Alan A. Shaw
        Designer, owner
        Harbeth Audio UK

        Comment


        • #34
          From post #30, 31 above

          A.S ,“Stab” may have been a little optimistic, a frenzied blind attack may have been closer.

          What I meant by a unified wave was a distilled sound and here I have to expand a little on what I meant. Your remark about “what if we could see sound waves” informed my thoughts. I imagined .beams of sounds travelling in all sorts of direction, colliding and interfering with each other producing secondary resonances or cancelling each other out, or being diminished before flowing on in a diluted or enhanced form.

          A trio of musicians playing live in the studio recorded by a single microphone was my starting point, a bass instrument, another midrange instrument and something sopranoish like a piccolo flute. I pictured in my mind that all three instruments playing at the same time would have not just different frequency ranges but at some point they would share overlapping frequencies. During orchestral concerts I find that when the whole shebang is going at it pretty vigorously various instruments disappear and reappear in the soundscape. Maybe it is my hearing, or is there a certain amount of common cancellation going on, a low note on a flute being muted by competing resonance of a cello string for instance?

          I have seen studio musicians separated by baffle walls, or sometimes individual players are behind closed doors in different studiolettes, with headphones, so they can hear but not necessarily see the other players of the ensemble. That'’s what I meant by the manipulation of the studio space ensuring some kind of balanced tone, volume, so that one instrument is not drowning out another, leakage or bleeding or such like.

          When I think of your market analogy I have been conscious of stopping and focusing on a particular aspect of the soundscape and by doing so being able to filter out other stuff to hear quite distinctly what I am listening for to such a degree it becomes the most prominent feature of the surrounding soundscape. I can only surmise that pitch/frequency/volume are the determining factors of how sounds compete to make themselves heard in a cacophony of sound for example.

          But although I hear all of the sounds simultaneously I am able to distinguish distance, a truck grating through its gears a couple of blocks away still sounds large compared to a bicycles bells’ ring nearer in the vicinity.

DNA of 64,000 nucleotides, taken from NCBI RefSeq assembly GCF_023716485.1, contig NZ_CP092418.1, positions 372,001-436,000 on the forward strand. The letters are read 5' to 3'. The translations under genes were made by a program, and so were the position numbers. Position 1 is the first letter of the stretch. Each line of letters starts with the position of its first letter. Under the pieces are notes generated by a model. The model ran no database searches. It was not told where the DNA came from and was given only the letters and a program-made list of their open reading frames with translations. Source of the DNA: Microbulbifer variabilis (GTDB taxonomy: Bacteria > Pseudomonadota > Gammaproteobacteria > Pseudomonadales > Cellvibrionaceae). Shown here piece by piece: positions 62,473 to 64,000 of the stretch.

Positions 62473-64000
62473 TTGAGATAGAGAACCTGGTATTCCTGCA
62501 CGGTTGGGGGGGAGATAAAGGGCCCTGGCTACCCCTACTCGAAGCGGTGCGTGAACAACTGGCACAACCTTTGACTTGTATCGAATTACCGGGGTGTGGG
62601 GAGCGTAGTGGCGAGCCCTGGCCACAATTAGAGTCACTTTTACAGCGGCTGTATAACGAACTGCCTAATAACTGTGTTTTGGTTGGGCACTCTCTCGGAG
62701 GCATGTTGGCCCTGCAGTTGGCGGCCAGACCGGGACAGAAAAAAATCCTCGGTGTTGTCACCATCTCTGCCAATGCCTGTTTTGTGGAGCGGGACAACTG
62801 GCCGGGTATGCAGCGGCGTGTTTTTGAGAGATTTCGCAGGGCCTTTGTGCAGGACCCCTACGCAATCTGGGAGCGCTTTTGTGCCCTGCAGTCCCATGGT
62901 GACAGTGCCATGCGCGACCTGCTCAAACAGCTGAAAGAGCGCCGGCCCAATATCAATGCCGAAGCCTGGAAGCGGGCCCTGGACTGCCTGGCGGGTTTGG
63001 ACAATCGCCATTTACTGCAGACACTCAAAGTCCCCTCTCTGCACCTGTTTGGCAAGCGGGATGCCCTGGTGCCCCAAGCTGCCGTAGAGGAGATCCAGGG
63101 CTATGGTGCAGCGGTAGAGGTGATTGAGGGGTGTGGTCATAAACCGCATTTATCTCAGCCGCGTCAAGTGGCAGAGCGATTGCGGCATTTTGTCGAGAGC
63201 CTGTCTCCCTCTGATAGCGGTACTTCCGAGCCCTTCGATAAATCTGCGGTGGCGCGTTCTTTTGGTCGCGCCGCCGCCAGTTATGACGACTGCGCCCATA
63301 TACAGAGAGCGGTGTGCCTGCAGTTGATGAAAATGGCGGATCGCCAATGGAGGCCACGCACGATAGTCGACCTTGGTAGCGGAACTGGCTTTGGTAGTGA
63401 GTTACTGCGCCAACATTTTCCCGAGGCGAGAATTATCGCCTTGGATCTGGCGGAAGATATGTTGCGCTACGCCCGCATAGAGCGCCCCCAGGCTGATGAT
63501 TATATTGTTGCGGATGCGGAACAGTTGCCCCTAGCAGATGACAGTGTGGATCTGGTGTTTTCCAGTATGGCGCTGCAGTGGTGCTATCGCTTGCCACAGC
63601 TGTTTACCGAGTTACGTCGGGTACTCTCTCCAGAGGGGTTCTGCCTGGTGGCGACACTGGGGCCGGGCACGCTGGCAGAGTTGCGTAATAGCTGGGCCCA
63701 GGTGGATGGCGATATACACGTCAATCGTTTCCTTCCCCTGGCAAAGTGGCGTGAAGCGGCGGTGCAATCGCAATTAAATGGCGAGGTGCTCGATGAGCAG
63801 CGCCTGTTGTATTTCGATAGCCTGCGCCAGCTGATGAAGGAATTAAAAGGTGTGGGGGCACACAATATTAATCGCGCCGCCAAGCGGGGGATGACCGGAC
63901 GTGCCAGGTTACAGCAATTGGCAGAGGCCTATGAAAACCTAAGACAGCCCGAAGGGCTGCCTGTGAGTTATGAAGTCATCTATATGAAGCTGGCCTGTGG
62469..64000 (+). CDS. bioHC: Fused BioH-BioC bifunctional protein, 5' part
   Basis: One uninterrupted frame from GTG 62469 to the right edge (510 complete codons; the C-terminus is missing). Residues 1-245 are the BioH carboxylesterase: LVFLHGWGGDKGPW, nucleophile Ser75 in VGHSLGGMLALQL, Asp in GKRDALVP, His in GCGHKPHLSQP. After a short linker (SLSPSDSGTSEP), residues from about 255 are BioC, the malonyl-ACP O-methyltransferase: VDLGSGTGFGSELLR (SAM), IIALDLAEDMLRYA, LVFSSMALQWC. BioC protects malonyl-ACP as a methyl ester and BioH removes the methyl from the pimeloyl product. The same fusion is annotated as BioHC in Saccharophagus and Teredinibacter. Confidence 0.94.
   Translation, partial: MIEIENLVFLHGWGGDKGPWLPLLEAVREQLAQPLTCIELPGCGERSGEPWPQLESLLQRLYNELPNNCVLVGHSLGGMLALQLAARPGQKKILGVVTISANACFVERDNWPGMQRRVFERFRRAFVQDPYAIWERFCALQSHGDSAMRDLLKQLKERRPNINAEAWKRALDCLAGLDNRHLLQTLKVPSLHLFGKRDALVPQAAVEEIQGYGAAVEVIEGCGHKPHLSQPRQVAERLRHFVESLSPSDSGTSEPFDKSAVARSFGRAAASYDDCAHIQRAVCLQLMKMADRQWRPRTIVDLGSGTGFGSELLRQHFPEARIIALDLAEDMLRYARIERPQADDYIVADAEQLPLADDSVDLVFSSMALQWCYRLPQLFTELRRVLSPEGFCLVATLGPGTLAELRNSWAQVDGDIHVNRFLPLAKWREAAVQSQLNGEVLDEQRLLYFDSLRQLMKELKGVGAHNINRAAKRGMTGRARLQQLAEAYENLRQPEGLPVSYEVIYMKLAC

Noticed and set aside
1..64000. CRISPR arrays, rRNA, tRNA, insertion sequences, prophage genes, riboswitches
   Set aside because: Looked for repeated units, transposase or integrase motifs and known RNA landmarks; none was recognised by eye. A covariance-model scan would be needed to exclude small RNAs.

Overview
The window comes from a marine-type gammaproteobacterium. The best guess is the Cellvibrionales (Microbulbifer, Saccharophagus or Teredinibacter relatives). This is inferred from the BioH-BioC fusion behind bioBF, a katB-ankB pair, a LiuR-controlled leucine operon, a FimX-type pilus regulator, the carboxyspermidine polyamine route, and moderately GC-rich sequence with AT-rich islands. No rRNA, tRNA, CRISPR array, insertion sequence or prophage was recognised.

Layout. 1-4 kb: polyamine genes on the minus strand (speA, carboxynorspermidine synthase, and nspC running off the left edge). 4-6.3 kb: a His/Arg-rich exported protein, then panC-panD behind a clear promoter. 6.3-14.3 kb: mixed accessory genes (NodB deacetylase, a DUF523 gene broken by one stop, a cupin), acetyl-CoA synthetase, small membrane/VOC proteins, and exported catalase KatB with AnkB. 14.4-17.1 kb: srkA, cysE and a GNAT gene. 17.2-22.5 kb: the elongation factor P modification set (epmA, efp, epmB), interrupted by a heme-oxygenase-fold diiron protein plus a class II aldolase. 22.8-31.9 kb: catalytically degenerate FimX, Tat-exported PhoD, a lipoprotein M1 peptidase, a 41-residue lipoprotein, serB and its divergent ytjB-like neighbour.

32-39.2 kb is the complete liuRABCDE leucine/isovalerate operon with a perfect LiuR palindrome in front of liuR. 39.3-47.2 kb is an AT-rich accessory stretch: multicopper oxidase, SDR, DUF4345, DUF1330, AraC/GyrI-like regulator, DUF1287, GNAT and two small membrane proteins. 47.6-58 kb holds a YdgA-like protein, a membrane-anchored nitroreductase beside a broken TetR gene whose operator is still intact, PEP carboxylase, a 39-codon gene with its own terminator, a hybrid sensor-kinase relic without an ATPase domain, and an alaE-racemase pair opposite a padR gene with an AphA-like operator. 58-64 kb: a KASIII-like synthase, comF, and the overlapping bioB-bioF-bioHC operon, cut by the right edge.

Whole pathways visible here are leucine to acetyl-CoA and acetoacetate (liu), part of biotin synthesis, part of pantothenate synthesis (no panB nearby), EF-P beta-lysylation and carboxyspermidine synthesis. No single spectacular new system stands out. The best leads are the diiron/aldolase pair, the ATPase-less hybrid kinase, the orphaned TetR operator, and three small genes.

Comment


          • #35
            Originally posted by A.S. View Post
            Ummm. That's actually two quite distinct isssues. I'm going to edit out the room-node bit for later discussion leaving:

            Perhaps we can further clarify that into what I think you mean, here:

            Is that what you mean? And if so, bearing in mind that the microphone has a practically weightless diaphragm, perhaps a million times lighter than the woofer cone which we know can cover a very wide frequency and loudness range, by what mechanism could the tiny, lightweight microphone capsule be so exceedingly selective in its operation as a pressure sensor?
            AS, you mention leaving out 'room modes' 'til later but the way I was seeing this was imagining the microphone capturing the sound balance at that point which will have it's own frequency signature moment by moment due in part to the environment the microphone and musicians find themselves in (ie the room/or not room (edit) and relative placing). I assume the microphone is not selective in of itself. Hope that clarifies.
            Getting to know my C7ES3

            Comment


            • #36
              Originally posted by allthumbs View Post
              ...A trio of musicians playing live in the studio recorded by a single microphone was my starting point, a bass instrument, another midrange instrument and something sopranoish like a piccolo flute. I pictured in my mind that all three instruments playing at the same time would have not just different frequency ranges but at some point they would share overlapping frequencies....
              Ummmm.

              Let's go back to the market analogy. What we experience there is, say, 50 traders shouting their messages in an unstructured, disconnected way, starting and stopping when they like, unchoreographed, randomly (asynchronously) and all voices of of different frequency pitches, loudness and so on. If sound waves worked as you suggest, what we would hear at any instant would be the result of, as suggested, constructive and destructive interference between the various competing sounds. A sort of second by second 'average', which would of course be an unitelligible, swooshing random noise. It would sound, to the observer, as if he was listening underwater. Human communication would be impossible.